I started with group lessons - cheap and fun and taught me strumming and open chords but you move at a slower pace.

Went at it on my own for a few months before getting into private lessons. When on my own I found I didn't move forward as quickly as I hoped because I got bogged down on certain things.

Lessons can be expensive but they keep me motivated, I no longer get bogged down and I have been challenged to try things I would never have done on my own and as a result have learned a lot more and have advanced much quicker.

If you can find a suitable teacher at a reasonable price go for it!

If you are happy with the results you are achieving on your own, save your cash for that dream guitar!

Trusted Member
Joined: 16 years ago
Posts: 54

Tray07, here's my 2cents +1 Chric C
I went at it on my own for a year or so and completely lost direction. My music teacher from high school offers lessons, but I didn't think he would teach me what I wanted to play so I went with a couple different younger guys, both flaked out on me after about 4 lessons each. I thought, I might as well call Chuck (hs music teacher) after my first lesson I couldn't believe I didn't go to him sooner. He is teaching me the style I want to play (blues rock) and even better, after 20 years of not seeing me he remembered that I have no sense of pitch and my timing is terrible. :lol:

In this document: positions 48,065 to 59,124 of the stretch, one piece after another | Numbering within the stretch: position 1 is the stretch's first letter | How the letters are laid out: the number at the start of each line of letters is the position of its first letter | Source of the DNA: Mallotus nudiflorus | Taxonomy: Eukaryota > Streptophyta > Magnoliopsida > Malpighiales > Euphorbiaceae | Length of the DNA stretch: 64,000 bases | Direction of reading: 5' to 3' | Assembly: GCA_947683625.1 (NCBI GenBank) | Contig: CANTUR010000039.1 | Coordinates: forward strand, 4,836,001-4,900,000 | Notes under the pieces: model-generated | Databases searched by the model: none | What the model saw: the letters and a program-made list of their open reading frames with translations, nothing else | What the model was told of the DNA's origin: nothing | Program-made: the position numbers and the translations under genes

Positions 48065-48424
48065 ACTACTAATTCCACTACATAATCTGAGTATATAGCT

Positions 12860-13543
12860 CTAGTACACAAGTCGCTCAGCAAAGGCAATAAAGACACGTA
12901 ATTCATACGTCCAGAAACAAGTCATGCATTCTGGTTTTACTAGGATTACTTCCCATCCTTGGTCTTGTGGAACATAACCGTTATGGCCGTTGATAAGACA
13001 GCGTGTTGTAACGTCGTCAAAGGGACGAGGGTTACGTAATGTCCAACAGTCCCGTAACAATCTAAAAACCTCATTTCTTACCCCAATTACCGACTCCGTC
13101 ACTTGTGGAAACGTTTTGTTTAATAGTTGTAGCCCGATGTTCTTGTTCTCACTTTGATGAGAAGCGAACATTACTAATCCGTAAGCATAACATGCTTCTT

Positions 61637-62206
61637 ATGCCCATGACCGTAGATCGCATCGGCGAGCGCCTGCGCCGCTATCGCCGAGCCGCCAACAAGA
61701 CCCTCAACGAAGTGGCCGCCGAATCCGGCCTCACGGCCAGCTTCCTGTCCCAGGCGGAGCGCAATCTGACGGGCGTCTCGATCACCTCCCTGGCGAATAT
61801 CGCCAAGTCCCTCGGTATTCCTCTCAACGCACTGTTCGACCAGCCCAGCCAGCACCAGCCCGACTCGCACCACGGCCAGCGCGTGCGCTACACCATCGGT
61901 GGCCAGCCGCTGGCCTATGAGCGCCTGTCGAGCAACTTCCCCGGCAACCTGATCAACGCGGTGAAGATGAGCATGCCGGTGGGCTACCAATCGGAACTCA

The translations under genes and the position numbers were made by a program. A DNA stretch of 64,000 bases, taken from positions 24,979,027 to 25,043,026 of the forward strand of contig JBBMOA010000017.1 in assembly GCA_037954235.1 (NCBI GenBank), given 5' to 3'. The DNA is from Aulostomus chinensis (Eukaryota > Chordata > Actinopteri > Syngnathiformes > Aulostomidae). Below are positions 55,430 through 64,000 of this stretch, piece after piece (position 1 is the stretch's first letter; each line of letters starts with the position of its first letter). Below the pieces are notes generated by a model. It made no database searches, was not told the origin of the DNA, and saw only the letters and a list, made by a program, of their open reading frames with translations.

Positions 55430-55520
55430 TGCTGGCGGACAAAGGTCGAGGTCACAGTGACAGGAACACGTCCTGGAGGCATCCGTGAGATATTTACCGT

A week after my first lesson I can play Ode to Joy and Blues for My Dog blind folded in my sleep. :lol: :lol: (It's the little accomplishments that keep me going)

I guess what I'm saying is a teacher can help you by correcting you immediately instead of letting you develop bad habits that stick with you forever, and also give you direction so you can learn faster and continue to progress instead of stalling out.
Most important is have fun with it. When it starts to become work and frustration put it down for a while then come back to it. You will be amazed at the difference 15 minutes and a cold beer can make. :D